In Christ we have redemption. We are a purchased people, bought with a price, “not with gold or silver.” You’re not a piece of merchandise sitting on a shelf. The currency is Christ’s holy precious blood and His innocent suffering and death. You have forgiveness by His blood, a redemptive river that flows from the wounded side of your Savior to you in the Word and the Font and the Chalice. Your cup runneth over. Though our sins may be many and great, redemption’s flood runs greater still, wider and deeper than the worst and deepest of sins.
You are in on a great mystery. The big secret. What’s on God’s mind. In Christ the mystery of God’s will, hidden for the ages, is revealed, made known in the fullness of time, when “God sent forth His Son, born of woman, born under the Law, to redeem those who were under the Law.” The Triune conspiracy is revealed to the world, to bring together and sum up all things in heaven and on earth in Christ, literally to “recapitulate” everything and bring it all to its final purpose in Christ.
Sometimes we say, “It just doesn’t add up.” We look at this world in all its confusion. It just doesn’t add up. Can God make good out of a sin-filled, terrorized world? Can God make good out of your life, broken though it may be? The cancers, the divorces, the failures – it just doesn’t add up to much of a victorious life, does it? But listen. From the cross of Christ comes the resounding answer: “Yes.” “It is finished.” God was in Christ recapitulating and reconciling the world to Himself. It all adds up in Christ. It all totals out. His assets exceed the world’s liabilities. Those arms that extended on the cross embraced all in His death.
In His humanity, Jesus embraces our humanity. He was baptized as a sinner among sinners. He was made sin for us. He is the Sinner for us all, embodying the sin of the world. He died our death; He is the death of us all. “Christ died for all; therefore all died.” Lifted up in death on the cross, He draws all to Himself. He is every sin and every sinner in one Man. And in the darkness of His death, once and for all, the mystery of God’s good and gracious will to save is made known. “Behold the Lamb of God who takes away the sin of the world.”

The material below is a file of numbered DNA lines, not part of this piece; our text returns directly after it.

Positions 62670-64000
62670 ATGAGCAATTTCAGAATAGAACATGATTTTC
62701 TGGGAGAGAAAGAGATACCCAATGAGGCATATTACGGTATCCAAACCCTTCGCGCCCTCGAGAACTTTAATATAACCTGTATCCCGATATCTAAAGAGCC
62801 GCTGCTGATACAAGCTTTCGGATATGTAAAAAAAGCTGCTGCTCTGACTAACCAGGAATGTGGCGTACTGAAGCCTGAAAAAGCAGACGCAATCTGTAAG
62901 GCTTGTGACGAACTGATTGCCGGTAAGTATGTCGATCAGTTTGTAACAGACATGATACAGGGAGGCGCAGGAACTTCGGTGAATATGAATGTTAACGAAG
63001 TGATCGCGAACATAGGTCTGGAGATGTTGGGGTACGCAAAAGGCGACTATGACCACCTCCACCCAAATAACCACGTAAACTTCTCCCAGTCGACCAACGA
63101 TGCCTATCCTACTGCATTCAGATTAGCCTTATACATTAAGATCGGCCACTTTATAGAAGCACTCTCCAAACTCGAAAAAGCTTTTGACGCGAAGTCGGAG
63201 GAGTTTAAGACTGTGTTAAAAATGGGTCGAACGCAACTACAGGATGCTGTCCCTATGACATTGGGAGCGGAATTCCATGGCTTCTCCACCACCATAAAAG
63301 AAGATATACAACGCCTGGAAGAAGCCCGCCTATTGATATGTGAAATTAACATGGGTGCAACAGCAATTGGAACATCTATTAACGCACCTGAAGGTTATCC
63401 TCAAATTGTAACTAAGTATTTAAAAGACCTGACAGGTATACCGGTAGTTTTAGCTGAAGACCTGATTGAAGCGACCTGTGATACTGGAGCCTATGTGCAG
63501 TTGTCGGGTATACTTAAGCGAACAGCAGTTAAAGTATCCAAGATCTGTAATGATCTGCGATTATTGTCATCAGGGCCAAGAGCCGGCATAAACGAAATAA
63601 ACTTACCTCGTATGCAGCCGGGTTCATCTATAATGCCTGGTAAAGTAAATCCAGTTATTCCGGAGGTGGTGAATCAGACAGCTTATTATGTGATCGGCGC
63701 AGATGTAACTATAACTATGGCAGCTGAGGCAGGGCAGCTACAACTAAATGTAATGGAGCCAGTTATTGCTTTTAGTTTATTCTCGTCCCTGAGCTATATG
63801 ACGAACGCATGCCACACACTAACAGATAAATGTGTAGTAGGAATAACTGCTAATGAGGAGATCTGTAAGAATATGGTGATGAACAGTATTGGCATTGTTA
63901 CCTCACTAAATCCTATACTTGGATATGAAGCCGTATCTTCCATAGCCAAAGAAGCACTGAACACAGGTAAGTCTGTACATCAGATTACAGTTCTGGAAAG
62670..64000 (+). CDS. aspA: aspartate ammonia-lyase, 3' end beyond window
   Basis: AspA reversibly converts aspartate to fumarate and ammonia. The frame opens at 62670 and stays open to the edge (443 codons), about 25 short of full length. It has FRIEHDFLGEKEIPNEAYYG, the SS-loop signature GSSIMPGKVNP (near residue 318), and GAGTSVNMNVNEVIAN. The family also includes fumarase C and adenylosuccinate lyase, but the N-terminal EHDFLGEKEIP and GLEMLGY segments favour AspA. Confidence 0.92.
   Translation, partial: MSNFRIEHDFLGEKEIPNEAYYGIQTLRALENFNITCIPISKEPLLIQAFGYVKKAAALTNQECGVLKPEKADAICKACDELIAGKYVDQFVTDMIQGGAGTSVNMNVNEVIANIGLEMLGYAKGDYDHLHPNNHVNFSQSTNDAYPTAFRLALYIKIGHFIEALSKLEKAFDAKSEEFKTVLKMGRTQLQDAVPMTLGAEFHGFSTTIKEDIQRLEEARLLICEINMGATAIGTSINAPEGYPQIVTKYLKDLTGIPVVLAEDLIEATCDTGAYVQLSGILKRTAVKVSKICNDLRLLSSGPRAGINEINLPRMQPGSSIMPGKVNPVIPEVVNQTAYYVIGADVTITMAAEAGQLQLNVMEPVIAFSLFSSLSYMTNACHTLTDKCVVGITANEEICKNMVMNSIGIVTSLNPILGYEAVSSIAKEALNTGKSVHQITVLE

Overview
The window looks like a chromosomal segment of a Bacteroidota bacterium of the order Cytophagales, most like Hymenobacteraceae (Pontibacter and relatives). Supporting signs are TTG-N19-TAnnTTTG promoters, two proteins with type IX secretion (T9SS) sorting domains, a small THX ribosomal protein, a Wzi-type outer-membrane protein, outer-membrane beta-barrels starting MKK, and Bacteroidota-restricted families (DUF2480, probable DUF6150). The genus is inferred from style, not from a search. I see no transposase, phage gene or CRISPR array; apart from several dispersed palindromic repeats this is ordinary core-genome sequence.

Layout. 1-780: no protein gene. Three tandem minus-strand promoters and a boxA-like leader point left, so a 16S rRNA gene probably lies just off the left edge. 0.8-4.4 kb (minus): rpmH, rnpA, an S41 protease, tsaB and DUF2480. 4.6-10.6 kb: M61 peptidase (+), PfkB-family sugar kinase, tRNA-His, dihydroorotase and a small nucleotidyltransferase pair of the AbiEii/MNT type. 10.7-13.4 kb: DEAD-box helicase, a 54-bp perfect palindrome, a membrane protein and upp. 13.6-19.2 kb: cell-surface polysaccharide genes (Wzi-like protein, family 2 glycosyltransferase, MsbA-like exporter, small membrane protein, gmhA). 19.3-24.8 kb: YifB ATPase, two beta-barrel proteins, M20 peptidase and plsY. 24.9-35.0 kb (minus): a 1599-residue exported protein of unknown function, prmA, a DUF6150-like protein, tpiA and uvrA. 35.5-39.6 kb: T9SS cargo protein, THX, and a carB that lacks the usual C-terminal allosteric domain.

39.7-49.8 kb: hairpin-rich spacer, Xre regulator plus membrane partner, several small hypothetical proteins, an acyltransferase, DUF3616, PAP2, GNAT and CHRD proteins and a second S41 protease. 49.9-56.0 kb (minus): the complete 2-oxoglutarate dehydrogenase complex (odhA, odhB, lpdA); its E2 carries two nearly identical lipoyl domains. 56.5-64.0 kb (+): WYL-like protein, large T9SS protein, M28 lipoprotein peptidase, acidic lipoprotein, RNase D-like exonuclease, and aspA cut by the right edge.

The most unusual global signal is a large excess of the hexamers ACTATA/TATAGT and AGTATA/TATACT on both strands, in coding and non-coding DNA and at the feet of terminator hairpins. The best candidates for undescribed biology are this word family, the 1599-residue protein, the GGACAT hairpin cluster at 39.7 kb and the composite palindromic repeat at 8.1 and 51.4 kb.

Now if Paul’s sentence simply ended there, and didn’t run on a bit further, all of this might be written off as idle abstraction, suitable perhaps for some deep religious discussion over a Starbuck’s latte or some graduate school term paper in world religions. But the God who gave His Son to become flesh and blood to die and rise isn’t content with abstractions. This sentence of salvation runs on to each one of you, crashing and splashing down on you in the “Word of truth” you’ve heard and believed, the Word of forgiveness spoken to you, the Word of Baptism poured out on you. You are marked by the Spirit, branded with the sign of the holy cross, marked as one redeemed by Christ the crucified.” You are marked men and women.
God’s put a deposit , a down payment, on your life. That’s what your Baptism is – a down payment with the promise of more to come. Eternal life now in Christ, resurrection to life yet to come. It’s all yours now by faith in Jesus, and then there’s even more to come at the coming of Jesus.
When your sin and conscience trouble you and leave you no peace in which to lie down and sleep; when the devil whispers doubt that you can’t possibly be God’s chosen, destined, redeemed, forgiven; when the world measures you and declares you a loser by its standards of winning; then you can say with all the boldness and confidence of a child of God, “Loser I may be, but I am baptized. I have the Father’s Word, the Son’s blood, the Spirit’s mark. I’m an adopted child of God, and nothing, not even my sin, can take take that away, thanks be to Jesus.”
And at the end of the day, and the end of all your days, whether you close your eyes in the death of sleep or in the sleep of death, you may go to sleep in good cheer as one of the Lord’s, chosen, destined, loved, redeemed, forgiven in Christ – all to the praise of His glorious grace.
In the Name of Jesus,